7. I was just so confused by the bathing suit thing my brain just closed down and skipped over it. (Why even was she seen in her bathing suit, for that matter?) I guess I would assume that she was so hawt that the wives couldn’t trust their husbands around her (or vice versa), but it’s more fun to assume she was just so hawt that everyone wanted to be close to her.

  8. And the net effect is, here we are thinking WTF and unable to let go of that, and meanwhile I have yet to look the lady herself up and read more about her (no doubt substantial and important) contributions as an editor. Which is a total shame.

  9. I think I just found an answer to this, and wrote about it in my publisher blog. Basically, according to my mother-in-law, in those days, if a woman was conventionally beautiful and *also* interested in intellectual pursuits like writing, science, etc., it was “unusual” and worthy of notice because most beautiful women back then weren’t encouraged to be intellectuals but rather to marry and have kids. And if a woman was smart, used her brains, wrote, etc., it was automatically assumed that she wasn’t attractive.

    Thus, Resnick and Malzberg were pointing out that because the wives of the male writers saw that beautiful women were also interested in science fiction and fantasy, they felt better about being members of the SFWA because it meant that beautiful women could be smart, too.

    And that makes me sick in an entirely different way.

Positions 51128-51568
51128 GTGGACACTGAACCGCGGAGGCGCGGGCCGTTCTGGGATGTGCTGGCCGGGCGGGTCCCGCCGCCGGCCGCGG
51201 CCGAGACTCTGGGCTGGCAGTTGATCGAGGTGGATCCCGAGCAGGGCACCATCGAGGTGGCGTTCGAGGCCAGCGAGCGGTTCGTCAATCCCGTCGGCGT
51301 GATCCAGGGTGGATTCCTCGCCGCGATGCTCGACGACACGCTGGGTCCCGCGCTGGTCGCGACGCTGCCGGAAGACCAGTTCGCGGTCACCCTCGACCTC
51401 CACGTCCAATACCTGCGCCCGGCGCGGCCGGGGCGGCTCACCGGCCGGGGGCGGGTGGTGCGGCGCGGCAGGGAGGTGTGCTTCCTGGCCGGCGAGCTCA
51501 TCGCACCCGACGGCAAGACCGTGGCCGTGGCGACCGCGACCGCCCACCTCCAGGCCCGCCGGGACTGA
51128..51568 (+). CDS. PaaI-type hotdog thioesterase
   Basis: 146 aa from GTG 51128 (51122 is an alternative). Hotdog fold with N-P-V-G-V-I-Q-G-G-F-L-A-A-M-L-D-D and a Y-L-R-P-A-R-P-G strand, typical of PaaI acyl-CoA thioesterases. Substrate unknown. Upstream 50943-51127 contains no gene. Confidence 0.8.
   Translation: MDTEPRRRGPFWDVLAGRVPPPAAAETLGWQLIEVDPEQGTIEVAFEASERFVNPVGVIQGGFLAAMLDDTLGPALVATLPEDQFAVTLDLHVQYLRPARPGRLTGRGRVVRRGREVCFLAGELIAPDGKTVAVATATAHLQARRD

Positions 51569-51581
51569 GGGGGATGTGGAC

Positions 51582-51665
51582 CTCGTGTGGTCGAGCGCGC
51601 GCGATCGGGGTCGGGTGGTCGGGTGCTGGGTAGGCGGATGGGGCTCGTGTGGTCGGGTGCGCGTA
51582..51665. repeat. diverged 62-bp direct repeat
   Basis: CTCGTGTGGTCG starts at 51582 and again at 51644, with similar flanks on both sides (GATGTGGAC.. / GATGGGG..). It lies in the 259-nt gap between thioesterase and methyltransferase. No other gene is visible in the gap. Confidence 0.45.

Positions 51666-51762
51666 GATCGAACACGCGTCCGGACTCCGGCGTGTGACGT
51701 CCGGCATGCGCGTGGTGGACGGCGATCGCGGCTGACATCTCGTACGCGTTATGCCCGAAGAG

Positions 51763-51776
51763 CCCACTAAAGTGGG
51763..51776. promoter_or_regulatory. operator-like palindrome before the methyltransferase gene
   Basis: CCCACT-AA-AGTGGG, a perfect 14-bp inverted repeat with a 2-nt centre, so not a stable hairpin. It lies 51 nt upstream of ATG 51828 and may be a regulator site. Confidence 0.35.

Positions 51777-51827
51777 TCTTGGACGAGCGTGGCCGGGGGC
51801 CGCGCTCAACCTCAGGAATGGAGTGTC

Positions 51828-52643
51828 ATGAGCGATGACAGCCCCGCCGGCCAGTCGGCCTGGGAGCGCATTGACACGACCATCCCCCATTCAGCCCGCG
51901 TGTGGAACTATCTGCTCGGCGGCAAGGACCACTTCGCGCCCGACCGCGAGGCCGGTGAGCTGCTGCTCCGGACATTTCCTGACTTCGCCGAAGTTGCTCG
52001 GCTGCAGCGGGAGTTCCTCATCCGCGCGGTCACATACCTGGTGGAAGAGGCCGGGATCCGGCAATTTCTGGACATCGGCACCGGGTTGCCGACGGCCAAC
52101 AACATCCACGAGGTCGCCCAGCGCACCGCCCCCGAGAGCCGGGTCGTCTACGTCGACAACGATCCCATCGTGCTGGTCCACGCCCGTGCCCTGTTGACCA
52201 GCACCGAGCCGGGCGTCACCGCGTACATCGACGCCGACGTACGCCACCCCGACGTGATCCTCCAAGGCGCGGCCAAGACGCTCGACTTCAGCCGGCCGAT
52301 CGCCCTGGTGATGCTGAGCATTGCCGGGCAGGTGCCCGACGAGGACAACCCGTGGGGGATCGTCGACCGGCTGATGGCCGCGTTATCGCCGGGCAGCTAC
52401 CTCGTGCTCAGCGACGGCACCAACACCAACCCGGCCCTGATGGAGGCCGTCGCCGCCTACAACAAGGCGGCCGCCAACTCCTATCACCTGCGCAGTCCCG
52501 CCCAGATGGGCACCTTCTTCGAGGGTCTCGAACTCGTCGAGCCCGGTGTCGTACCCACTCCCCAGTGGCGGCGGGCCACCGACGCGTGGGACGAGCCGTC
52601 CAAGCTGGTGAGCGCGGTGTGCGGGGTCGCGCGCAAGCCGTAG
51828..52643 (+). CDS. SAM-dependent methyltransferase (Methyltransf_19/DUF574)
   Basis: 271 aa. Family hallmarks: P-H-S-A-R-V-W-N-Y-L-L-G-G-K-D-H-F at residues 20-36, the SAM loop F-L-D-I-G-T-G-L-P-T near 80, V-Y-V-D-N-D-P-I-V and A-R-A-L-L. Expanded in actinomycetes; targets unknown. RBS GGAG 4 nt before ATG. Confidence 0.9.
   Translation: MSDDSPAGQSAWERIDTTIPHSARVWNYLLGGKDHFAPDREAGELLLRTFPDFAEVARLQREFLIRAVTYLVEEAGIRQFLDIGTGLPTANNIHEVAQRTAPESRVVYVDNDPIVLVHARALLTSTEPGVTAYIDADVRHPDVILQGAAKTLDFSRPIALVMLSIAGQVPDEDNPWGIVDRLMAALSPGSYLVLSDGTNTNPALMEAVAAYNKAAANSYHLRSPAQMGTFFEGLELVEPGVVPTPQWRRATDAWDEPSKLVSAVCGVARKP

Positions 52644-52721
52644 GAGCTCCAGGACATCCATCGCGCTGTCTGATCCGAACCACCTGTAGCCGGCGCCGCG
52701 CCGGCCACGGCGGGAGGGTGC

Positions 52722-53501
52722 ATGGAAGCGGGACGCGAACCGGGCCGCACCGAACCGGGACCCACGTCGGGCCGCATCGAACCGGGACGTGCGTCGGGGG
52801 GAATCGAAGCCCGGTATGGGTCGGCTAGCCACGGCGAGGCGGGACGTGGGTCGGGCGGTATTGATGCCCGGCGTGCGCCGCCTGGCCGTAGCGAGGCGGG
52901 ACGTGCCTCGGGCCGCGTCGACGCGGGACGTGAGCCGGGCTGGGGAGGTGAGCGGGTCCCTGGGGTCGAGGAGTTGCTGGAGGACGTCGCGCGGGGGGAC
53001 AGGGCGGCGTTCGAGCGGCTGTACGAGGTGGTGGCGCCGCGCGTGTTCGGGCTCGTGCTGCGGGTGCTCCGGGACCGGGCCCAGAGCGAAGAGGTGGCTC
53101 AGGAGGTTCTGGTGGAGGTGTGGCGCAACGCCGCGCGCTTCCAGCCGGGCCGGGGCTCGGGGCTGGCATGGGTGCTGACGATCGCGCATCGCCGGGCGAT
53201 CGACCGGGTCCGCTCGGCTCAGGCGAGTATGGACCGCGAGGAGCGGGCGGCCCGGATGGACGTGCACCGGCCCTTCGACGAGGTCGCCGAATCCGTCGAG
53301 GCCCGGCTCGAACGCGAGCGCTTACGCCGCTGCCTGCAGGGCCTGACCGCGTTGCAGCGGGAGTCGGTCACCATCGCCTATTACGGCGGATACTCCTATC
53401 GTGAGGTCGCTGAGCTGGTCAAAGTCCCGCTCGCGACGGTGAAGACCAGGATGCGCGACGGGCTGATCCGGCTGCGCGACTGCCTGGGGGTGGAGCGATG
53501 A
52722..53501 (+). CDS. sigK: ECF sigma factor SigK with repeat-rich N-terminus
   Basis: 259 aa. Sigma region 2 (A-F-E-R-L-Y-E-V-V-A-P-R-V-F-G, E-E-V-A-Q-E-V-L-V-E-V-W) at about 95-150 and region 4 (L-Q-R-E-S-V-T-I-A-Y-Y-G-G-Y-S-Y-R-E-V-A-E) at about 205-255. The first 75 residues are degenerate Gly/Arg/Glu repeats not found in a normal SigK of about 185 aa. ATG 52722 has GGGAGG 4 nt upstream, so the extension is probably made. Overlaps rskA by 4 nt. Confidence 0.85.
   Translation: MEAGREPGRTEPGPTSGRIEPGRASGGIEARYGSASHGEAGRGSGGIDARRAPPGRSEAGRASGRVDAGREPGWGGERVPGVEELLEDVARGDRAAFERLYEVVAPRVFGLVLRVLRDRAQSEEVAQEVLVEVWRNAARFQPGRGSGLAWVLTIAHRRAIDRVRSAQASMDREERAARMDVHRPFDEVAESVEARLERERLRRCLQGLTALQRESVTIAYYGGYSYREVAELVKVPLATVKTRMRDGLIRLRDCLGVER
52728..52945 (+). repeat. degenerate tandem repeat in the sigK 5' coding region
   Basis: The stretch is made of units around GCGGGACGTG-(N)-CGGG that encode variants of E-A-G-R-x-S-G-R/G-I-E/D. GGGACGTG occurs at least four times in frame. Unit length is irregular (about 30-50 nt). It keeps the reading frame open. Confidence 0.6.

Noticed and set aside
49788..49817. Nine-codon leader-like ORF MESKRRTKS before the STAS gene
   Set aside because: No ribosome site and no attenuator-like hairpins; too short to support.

10. I have been trying to make heads or tails of this. I have been perplexed. Although it has been said that the SFWA journal gave Resnick and Malzberg a chance to respond, I think those two are writers, not political commentators, and the approach to dialog that was adopted failed for that reason. “A chance to respond” should not have been the editorial response, because of course they felt attacked, and of course then responded by vigorously expressing their perception that they were being attacked. Dialog among non-politicians should not mean both sides have a chance to point-counterpoint and express their views, because neither side has spent time situating itself in the shoes of the other side while refining those views. Dialog should mean that both sides have a chance to explore and try to understand the views of the other side. But no: apparently name-calling etc. ensued. This is what we have been trained to do by numerous sources in our American culture (media of every stripe and ideology, our education system, etc.) If you want to be well and truly counter-cultural, resist the American norm of freeze-framing, labeling & personalizing. Saul Alinsky’s advice is combative, and a combative stance guarantees combat. Instead, start with a nice compliment, preferably a genuine one. Then ask, “By the way, what exactly did you mean by “x”? Oh, you know, it would be possible for some people to assume that by “x” you meant “y”…